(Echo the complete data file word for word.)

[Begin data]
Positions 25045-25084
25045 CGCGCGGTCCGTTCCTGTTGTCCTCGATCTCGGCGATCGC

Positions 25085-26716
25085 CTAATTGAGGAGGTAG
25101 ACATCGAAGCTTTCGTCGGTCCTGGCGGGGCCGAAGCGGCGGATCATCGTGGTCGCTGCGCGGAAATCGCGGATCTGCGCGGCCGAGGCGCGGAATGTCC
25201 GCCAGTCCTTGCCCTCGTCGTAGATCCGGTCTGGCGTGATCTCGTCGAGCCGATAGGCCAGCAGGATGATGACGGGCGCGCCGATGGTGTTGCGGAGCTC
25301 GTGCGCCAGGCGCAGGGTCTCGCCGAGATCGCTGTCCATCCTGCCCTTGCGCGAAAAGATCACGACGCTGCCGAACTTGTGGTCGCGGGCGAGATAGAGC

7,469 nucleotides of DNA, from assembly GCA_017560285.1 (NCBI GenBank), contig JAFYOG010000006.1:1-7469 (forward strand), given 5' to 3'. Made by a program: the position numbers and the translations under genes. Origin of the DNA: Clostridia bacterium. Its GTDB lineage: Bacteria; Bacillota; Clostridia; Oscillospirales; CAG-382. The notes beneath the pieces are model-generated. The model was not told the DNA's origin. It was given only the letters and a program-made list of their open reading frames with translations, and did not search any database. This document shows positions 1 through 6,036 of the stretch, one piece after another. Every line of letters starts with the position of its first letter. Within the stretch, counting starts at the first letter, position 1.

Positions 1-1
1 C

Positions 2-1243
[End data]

Positions 25045-25084
25045 CGCGCGGTCCGTTCCTGTTGTCCTCGATCTCGGCGATCGC

Positions 25085-26716
25085 CTAATTGAGGAGGTAG
25101 ACATCGAAGCTTTCGTCGGTCCTGGCGGGGCCGAAGCGGCGGATCATCGTGGTCGCTGCGCGGAAATCGCGGATCTGCGCGGCCGAGGCGCGGAATGTCC
25201 GCCAGTCCTTGCCCTCGTCGTAGATCCGGTCTGGCGTGATCTCGTCGAGCCGATAGGCCAGCAGGATGATGACGGGCGCGCCGATGGTGTTGCGGAGCTC
25301 GTGCGCCAGGCGCAGGGTCTCGCCGAGATCGCTGTCCATCCTGCCCTTGCGCGAAAAGATCACGACGCTGCCGAACTTGTGGTCGCGGGCGAGATAGAGC

7,469 nucleotides of DNA, from assembly GCA_017560285.1 (NCBI GenBank), contig JAFYOG010000006.1:1-7469 (forward strand), given 5' to 3'. Made by a program: the position numbers and the translations under genes. Origin of the DNA: Clostridia bacterium. Its GTDB lineage: Bacteria; Bacillota; Clostridia; Oscillospirales; CAG-382. The notes beneath the pieces are model-generated. The model was not told the DNA's origin. It was given only the letters and a program-made list of their open reading frames with translations, and did not search any database. This document shows positions 1 through 6,036 of the stretch, one piece after another. Every line of letters starts with the position of its first letter. Within the stretch, counting starts at the first letter, position 1.

Positions 1-1
1 C

Positions 2-1243